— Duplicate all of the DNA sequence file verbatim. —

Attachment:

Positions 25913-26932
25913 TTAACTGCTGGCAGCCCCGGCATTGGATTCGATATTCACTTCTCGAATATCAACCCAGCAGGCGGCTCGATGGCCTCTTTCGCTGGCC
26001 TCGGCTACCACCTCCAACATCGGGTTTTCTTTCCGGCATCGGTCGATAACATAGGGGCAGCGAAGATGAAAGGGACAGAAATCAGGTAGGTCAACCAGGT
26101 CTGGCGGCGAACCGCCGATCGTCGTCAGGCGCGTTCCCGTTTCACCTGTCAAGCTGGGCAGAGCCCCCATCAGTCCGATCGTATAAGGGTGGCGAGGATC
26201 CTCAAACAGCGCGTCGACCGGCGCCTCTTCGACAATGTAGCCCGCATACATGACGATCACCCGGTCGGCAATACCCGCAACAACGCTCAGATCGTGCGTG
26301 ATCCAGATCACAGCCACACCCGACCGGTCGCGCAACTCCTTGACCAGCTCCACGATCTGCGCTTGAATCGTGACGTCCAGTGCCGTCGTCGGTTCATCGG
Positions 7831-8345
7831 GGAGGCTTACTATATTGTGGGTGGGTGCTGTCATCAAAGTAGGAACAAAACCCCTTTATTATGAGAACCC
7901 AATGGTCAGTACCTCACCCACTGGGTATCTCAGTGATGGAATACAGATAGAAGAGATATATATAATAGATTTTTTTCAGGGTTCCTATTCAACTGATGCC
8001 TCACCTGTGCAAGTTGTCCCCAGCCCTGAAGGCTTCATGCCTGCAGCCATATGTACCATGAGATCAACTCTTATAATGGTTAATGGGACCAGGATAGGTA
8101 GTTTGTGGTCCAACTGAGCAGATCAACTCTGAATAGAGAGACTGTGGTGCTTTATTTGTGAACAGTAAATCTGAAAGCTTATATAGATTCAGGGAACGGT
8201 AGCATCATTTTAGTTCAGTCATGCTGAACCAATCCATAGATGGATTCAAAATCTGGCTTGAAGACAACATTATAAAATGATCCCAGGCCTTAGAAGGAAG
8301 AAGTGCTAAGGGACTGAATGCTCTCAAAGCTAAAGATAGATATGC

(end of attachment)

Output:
Positions 25913-26932
25913 TTAACTGCTGGCAGCCCCGGCATTGGATTCGATATTCACTTCTCGAATATCAACCCAGCAGGCGGCTCGATGGCCTCTTTCGCTGGCC
26001 TCGGCTACCACCTCCAACATCGGGTTTTCTTTCCGGCATCGGTCGATAACATAGGGGCAGCGAAGATGAAAGGGACAGAAATCAGGTAGGTCAACCAGGT
26101 CTGGCGGCGAACCGCCGATCGTCGTCAGGCGCGTTCCCGTTTCACCTGTCAAGCTGGGCAGAGCCCCCATCAGTCCGATCGTATAAGGGTGGCGAGGATC
26201 CTCAAACAGCGCGTCGACCGGCGCCTCTTCGACAATGTAGCCCGCATACATGACGATCACCCGGTCGGCAATACCCGCAACAACGCTCAGATCGTGCGTG
26301 ATCCAGATCACAGCCACACCCGACCGGTCGCGCAACTCCTTGACCAGCTCCACGATCTGCGCTTGAATCGTGACGTCCAGTGCCGTCGTCGGTTCATCGG
Positions 7831-8345
7831 GGAGGCTTACTATATTGTGGGTGGGTGCTGTCATCAAAGTAGGAACAAAACCCCTTTATTATGAGAACCC
7901 AATGGTCAGTACCTCACCCACTGGGTATCTCAGTGATGGAATACAGATAGAAGAGATATATATAATAGATTTTTTTCAGGGTTCCTATTCAACTGATGCC
8001 TCACCTGTGCAAGTTGTCCCCAGCCCTGAAGGCTTCATGCCTGCAGCCATATGTACCATGAGATCAACTCTTATAATGGTTAATGGGACCAGGATAGGTA
8101 GTTTGTGGTCCAACTGAGCAGATCAACTCTGAATAGAGAGACTGTGGTGCTTTATTTGTGAACAGTAAATCTGAAAGCTTATATAGATTCAGGGAACGGT
8201 AGCATCATTTTAGTTCAGTCATGCTGAACCAATCCATAGATGGATTCAAAATCTGGCTTGAAGACAACATTATAAAATGATCCCAGGCCTTAGAAGGAAG
8301 AAGTGCTAAGGGACTGAATGCTCTCAAAGCTAAAGATAGATATGC